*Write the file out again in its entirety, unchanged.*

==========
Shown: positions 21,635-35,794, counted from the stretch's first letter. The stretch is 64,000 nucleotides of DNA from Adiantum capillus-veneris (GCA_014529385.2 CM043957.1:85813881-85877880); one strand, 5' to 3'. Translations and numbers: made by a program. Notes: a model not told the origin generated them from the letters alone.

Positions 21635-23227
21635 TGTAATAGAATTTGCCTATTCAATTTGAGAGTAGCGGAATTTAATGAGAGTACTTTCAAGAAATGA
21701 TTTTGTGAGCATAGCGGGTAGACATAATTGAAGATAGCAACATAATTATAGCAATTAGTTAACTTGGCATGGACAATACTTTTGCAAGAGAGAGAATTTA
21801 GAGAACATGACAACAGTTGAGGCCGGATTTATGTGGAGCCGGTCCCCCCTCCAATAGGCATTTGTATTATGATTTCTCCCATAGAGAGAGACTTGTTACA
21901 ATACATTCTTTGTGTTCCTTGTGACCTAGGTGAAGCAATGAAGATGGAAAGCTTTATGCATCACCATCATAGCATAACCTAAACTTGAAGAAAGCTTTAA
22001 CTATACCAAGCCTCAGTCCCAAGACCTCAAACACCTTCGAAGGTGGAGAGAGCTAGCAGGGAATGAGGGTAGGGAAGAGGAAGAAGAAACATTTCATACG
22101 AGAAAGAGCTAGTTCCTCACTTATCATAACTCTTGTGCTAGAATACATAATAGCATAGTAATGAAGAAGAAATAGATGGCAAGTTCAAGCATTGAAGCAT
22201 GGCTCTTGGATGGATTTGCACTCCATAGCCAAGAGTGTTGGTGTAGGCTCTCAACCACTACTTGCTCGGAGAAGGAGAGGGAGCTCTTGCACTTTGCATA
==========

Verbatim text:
Shown: positions 21,635-35,794, counted from the stretch's first letter. The stretch is 64,000 nucleotides of DNA from Adiantum capillus-veneris (GCA_014529385.2 CM043957.1:85813881-85877880); one strand, 5' to 3'. Translations and numbers: made by a program. Notes: a model not told the origin generated them from the letters alone.

Positions 21635-23227
21635 TGTAATAGAATTTGCCTATTCAATTTGAGAGTAGCGGAATTTAATGAGAGTACTTTCAAGAAATGA
21701 TTTTGTGAGCATAGCGGGTAGACATAATTGAAGATAGCAACATAATTATAGCAATTAGTTAACTTGGCATGGACAATACTTTTGCAAGAGAGAGAATTTA
21801 GAGAACATGACAACAGTTGAGGCCGGATTTATGTGGAGCCGGTCCCCCCTCCAATAGGCATTTGTATTATGATTTCTCCCATAGAGAGAGACTTGTTACA
21901 ATACATTCTTTGTGTTCCTTGTGACCTAGGTGAAGCAATGAAGATGGAAAGCTTTATGCATCACCATCATAGCATAACCTAAACTTGAAGAAAGCTTTAA
22001 CTATACCAAGCCTCAGTCCCAAGACCTCAAACACCTTCGAAGGTGGAGAGAGCTAGCAGGGAATGAGGGTAGGGAAGAGGAAGAAGAAACATTTCATACG
22101 AGAAAGAGCTAGTTCCTCACTTATCATAACTCTTGTGCTAGAATACATAATAGCATAGTAATGAAGAAGAAATAGATGGCAAGTTCAAGCATTGAAGCAT
22201 GGCTCTTGGATGGATTTGCACTCCATAGCCAAGAGTGTTGGTGTAGGCTCTCAACCACTACTTGCTCGGAGAAGGAGAGGGAGCTCTTGCACTTTGCATA